This is Not an After School Special
Helen Macdonald King
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Growing up in Massachusetts in the 70's you were always aware that you were not living in the most evolved of times or places for that matter. I grew up in an affluent town with a great public school system. So great in fact that the ABC program (A Better Chance) bought a house in the town center and filled it with inner-city scholars so they could go to our school. I remember that by the first day of school in September, 2 of the ABC House neighbors had sold their properties in fear and disgust. When I told this to my mother in horror, she said, 'equal opportunity is all well and good, Lauren, until one of those kids marries your daughter'. Not Southie, but not the UN either. I used to take a bus back in forth between my parents houses every weekend when I was a kid. I changed buses at the old Greyhound station on St. James in Boston (gone now.) I kinda thought I was living the glamorous, bi-coastal, life at the time, but that is a whole other story. If I had time in between buses I would hang out in Park Square soaking up the local color. In the mid 70's this sometimes translated to crazy white parents from Southie, hanging out of their cars screaming hateful things that usually began with the letter N. I wanted to begin work on this project, that will hopefully deal with Boston and Charlestown's Forced Busing issues of the mid 1970's from that paranoid point of view. Because as the saying goes, just because you're paranoid (and racist), doesn't mean they aren't out to get you.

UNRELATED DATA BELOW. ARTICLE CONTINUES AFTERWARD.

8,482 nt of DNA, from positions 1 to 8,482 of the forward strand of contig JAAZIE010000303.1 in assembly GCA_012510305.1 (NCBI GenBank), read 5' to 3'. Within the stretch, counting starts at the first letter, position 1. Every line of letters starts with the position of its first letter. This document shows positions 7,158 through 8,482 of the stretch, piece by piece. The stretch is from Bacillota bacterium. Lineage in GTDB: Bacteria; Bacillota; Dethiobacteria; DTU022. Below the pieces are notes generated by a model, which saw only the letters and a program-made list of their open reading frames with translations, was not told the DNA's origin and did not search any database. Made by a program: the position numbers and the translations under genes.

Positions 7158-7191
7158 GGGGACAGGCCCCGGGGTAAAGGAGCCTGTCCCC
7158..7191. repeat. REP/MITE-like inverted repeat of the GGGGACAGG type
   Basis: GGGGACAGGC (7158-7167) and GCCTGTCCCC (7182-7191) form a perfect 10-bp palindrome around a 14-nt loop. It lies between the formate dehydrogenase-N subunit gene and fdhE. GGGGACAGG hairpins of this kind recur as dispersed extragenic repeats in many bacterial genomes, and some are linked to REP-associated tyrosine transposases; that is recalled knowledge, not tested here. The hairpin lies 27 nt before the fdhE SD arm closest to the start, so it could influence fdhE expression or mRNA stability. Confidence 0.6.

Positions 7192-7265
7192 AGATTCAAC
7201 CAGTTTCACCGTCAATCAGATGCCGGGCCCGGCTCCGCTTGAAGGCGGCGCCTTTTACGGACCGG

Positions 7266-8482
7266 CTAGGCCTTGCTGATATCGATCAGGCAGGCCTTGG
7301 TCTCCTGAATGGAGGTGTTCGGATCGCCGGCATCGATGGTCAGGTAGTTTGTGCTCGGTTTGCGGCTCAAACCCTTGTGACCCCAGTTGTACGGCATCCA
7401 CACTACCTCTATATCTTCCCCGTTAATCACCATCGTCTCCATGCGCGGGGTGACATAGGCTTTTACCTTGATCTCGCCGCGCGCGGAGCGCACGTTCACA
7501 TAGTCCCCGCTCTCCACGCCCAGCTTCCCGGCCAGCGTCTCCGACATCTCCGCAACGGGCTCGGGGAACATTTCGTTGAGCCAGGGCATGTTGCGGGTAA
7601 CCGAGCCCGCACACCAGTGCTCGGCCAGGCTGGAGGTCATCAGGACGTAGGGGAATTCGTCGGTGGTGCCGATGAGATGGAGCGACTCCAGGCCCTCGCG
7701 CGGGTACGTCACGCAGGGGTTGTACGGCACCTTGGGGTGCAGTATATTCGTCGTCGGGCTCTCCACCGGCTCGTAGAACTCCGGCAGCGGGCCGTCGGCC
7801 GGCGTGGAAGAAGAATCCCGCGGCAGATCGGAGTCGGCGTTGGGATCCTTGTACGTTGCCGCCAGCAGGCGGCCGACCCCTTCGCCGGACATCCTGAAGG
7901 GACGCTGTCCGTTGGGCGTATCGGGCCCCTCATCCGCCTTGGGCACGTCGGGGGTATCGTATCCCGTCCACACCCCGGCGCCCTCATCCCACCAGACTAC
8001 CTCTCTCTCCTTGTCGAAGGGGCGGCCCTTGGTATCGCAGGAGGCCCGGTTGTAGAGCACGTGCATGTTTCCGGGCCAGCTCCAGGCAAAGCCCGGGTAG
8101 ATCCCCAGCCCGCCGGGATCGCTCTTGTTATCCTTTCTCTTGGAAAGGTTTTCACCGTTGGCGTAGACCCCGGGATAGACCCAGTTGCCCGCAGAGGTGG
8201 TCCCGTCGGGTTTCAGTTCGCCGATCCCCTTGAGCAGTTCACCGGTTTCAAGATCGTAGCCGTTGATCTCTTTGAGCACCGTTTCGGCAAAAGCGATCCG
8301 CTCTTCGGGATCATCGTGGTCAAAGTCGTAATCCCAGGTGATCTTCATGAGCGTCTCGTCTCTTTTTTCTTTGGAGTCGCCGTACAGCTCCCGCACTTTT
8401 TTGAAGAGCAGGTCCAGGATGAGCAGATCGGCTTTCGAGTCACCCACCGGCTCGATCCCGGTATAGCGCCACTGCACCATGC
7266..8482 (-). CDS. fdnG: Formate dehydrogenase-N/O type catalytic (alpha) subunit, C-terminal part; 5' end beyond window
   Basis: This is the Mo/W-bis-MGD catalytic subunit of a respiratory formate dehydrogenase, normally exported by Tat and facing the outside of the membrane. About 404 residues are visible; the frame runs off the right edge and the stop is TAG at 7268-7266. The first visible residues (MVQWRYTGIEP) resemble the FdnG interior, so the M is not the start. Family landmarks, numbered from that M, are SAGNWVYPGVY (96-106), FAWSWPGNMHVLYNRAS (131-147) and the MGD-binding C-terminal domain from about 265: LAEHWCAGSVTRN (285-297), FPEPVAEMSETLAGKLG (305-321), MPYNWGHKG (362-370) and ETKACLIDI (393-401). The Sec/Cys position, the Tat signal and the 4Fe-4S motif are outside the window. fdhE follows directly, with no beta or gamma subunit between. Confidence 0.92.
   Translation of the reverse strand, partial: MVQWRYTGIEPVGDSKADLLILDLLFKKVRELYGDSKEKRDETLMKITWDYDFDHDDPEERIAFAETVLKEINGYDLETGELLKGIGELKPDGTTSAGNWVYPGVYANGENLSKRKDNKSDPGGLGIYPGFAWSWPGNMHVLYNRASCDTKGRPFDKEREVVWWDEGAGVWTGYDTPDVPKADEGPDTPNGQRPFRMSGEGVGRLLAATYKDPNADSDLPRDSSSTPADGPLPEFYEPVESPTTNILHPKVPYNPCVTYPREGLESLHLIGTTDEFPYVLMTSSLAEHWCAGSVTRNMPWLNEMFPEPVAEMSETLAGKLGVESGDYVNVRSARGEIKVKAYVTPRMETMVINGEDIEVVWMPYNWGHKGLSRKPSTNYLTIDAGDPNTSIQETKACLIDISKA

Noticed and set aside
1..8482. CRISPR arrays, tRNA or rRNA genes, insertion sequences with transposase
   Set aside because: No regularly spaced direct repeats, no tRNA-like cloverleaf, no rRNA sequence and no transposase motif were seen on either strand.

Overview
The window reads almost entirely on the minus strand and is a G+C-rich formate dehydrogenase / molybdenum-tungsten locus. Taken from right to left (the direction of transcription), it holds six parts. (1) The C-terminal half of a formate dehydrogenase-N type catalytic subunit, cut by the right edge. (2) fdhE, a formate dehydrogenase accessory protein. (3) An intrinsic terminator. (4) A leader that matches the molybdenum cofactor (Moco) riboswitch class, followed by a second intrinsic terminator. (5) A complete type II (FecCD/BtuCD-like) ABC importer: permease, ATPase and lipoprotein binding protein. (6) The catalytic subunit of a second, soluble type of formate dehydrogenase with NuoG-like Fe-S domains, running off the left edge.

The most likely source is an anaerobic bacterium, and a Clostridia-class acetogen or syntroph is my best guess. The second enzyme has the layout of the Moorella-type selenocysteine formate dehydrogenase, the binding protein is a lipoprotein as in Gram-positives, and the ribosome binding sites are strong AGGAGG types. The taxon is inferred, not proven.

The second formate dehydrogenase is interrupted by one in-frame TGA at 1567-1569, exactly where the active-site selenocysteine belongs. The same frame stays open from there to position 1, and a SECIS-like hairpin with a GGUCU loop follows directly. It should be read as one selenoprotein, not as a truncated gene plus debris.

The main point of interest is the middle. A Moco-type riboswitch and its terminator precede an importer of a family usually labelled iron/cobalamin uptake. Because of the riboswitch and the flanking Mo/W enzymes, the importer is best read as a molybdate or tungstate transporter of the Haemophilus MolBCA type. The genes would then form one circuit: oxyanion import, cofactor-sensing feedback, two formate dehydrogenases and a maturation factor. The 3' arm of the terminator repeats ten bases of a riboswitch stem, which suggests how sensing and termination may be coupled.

Enter Helen Macdonald King, welfare mother of 11 who lost four of her children to crime, violence, and delusion in Southie.